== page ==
Royal Dutch Shell Plc is pumping out a torrent of cash, delivering the payoff that was promised to investors after the company’s biggest-ever acquisition three years ago.
Chief Executive Officer Ben van Beurden is close to achieving all the targets he set after buying BG Group Plc in 2016 — generating more cash at lower oil prices, delivering double-digit returns to shareholders and keeping spending under control. Shell’s cash flow in the last three months of 2018 was three times the typical quarterly level before the deal, while a measure of indebtedness fell to the lowest level since the $50 billion purchase.
The better-than-expected performance eased investors’ doubts about whether Shell can simultaneously afford to curb borrowings, complete share buybacks, pay one of the world’s largest cash dividends and invest in new fields.
Yet Chief Financial Officer Jessica Uhl’s pledge that the company can “do it all” with crude at $60 a barrel highlights the risk all oil companies face in a market characterized in recent months by extreme volatility. Brent crude, the international benchmark, is trading at $62 now, but fell below $50 barely a month ago.
Investors reacted positively to Thursday’s earnings report, sending the company’s shares as much as 4.7 percent higher, the biggest increase in eight weeks.
“Shell has delivered all of its primary targets in 2018,” Jason Gammel, an oil analyst at Jefferies LLC, said in a note. “Dividends and repurchases are delivering a more than 10 percent cash return yield to shareholders, by far the highest in the sector.”
Cash flow from operations, a crucial measure of the sustainability of spending, was $22 billion in the fourth quarter, three times the level a year earlier. That figure benefited from a $9.1 billion positive move in working capital, mainly due to the decline in crude prices and lower inventory levels.
Uhl said organic free cash flow for the whole of 2018 was $31 billion, surpassing its 2016 target to deliver $25 billion to $30 billion annually by 2020.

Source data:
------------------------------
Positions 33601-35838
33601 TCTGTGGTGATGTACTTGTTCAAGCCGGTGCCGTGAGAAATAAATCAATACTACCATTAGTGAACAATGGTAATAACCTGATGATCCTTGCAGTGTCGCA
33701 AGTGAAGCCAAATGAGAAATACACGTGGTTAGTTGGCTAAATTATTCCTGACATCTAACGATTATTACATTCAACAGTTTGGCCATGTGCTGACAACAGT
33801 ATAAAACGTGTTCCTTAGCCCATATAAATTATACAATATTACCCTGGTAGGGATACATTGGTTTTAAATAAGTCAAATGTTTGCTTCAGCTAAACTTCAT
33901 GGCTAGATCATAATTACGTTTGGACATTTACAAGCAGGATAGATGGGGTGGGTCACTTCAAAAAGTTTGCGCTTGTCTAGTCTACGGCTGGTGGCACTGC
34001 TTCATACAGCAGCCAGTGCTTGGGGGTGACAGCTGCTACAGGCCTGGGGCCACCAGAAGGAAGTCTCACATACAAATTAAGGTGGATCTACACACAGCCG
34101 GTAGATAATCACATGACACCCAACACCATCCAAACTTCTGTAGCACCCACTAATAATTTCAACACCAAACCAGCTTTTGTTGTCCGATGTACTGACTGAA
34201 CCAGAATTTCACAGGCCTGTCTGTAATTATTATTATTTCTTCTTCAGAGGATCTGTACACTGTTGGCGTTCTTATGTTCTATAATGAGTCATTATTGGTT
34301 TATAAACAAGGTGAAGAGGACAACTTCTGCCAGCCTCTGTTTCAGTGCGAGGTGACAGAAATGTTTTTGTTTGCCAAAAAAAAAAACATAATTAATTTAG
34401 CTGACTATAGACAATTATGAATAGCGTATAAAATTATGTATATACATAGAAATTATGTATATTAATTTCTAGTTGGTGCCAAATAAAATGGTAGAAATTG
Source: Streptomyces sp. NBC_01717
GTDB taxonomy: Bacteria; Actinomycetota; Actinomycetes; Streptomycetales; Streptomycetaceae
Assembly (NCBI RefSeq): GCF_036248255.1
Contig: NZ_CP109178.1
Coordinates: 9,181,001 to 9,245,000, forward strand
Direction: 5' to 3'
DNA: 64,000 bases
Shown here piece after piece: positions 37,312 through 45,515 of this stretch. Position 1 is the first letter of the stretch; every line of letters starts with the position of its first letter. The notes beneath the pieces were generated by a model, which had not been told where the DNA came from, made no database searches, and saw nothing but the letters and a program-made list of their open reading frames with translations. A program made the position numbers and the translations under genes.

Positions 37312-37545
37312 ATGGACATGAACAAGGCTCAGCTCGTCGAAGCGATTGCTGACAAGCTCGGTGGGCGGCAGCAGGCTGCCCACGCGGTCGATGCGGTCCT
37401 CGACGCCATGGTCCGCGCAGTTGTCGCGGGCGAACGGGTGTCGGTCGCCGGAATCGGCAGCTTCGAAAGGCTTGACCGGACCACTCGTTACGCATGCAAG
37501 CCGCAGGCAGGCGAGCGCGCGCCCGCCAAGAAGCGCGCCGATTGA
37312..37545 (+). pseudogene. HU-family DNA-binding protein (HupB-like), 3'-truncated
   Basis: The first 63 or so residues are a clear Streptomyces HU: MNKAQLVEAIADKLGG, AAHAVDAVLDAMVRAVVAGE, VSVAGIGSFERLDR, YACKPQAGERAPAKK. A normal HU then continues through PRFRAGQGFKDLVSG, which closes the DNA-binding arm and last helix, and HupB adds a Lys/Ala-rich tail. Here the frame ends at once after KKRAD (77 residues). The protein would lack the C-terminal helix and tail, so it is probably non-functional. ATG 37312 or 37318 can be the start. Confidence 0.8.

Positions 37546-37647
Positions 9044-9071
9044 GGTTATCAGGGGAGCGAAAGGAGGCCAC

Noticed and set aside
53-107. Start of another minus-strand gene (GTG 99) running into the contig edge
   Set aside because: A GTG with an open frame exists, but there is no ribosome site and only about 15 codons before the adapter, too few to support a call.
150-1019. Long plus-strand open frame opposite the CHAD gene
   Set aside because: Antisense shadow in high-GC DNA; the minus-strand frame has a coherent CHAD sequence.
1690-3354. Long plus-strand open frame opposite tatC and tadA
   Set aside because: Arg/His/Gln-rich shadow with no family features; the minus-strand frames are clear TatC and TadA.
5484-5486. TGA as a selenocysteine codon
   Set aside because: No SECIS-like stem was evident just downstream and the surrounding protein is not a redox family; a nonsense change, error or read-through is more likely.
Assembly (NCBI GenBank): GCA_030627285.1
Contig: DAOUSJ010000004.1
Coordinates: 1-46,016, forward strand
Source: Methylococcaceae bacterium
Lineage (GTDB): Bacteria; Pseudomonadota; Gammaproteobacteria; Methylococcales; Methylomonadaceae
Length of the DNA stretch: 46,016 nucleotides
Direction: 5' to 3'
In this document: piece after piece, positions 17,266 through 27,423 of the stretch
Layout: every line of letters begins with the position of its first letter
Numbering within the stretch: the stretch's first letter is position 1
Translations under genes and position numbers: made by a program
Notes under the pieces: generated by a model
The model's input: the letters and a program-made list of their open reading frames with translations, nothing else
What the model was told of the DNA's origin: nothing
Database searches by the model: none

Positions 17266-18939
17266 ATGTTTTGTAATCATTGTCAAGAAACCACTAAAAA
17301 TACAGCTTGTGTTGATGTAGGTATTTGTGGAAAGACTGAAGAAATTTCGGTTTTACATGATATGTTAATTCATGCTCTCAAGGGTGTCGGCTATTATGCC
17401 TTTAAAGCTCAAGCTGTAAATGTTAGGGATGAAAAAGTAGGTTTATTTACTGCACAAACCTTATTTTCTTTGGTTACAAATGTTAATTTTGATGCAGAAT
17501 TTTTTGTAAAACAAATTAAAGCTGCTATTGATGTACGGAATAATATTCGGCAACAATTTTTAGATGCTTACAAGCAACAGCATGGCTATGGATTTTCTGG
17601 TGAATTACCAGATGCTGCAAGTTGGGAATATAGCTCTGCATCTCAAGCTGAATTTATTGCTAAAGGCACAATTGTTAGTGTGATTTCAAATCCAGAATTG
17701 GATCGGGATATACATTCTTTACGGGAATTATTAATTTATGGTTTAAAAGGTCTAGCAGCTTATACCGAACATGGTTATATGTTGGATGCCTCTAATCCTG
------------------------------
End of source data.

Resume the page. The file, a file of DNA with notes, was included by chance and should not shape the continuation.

Adjusted net income of $5.69 billion beat analysts’ estimates and was the highest for the period in at least six years, matching an era when oil was closer to $100 a barrel. Van Beurden has made lowering costs a priority, first to survive crude’s collapse from 2014 to 2017, and then to keep the company competitive in case prices stay lower.
That focus on value over volume was very much present on Thursday.
“What we want is to grow our company. That may or may not correlate with reserves,” Uhl said in an interview on the sidelines of a company press conference. “We have confidence in our ability to continue to grow cash flow.”
Shell only replaced about half of the 1.4 billion barrels of reserves it produced in 2018, well below the average level. Uhl said that metric didn’t matter much, because it’s squeezing more cash out of each barrel as a result of the strategic change.
Some analysts have debated whether Shell is at risk of under-investing as it focuses on shareholder returns. Martijn Rats of Morgan Stanley said last week that $65 crude may be too low for the company to continue its breakneck pace of cash distributions while maintaining sufficient spending to boost reserves.
After the earnings, he noted that the low reserves replacement ratio was largely due to a one-time event — the de-booking of a Dutch gas field ordered to close after causing earthquakes. Otherwise the company would have replaced 98 percent of the oil and gas it pumped, he said.
Uhl insisted that Shell can achieve growth, complete its $25 billion buyback and distribute dividends at $60 oil. The refining and marketing, and integrated gas businesses both did better than analysts expected, buoyed by trading and the startup of a U.S. chemicals plant.
Fourth-quarter oil and gas output was 3.79 million barrels of oil equivalent a day, compared with 3.76 million a year earlier. New projects will deliver 150,000 barrels a day of new output this year, “more than enough” to offset declines, Van Beurden said.
“We’re going to do it all, we need to do it all,” Uhl said in a Bloomberg television interview. “It’s important for you to understand the nature of Shell, the nature of our cash flows, which aren’t necessarily dependent on excessive levels of capital investment.”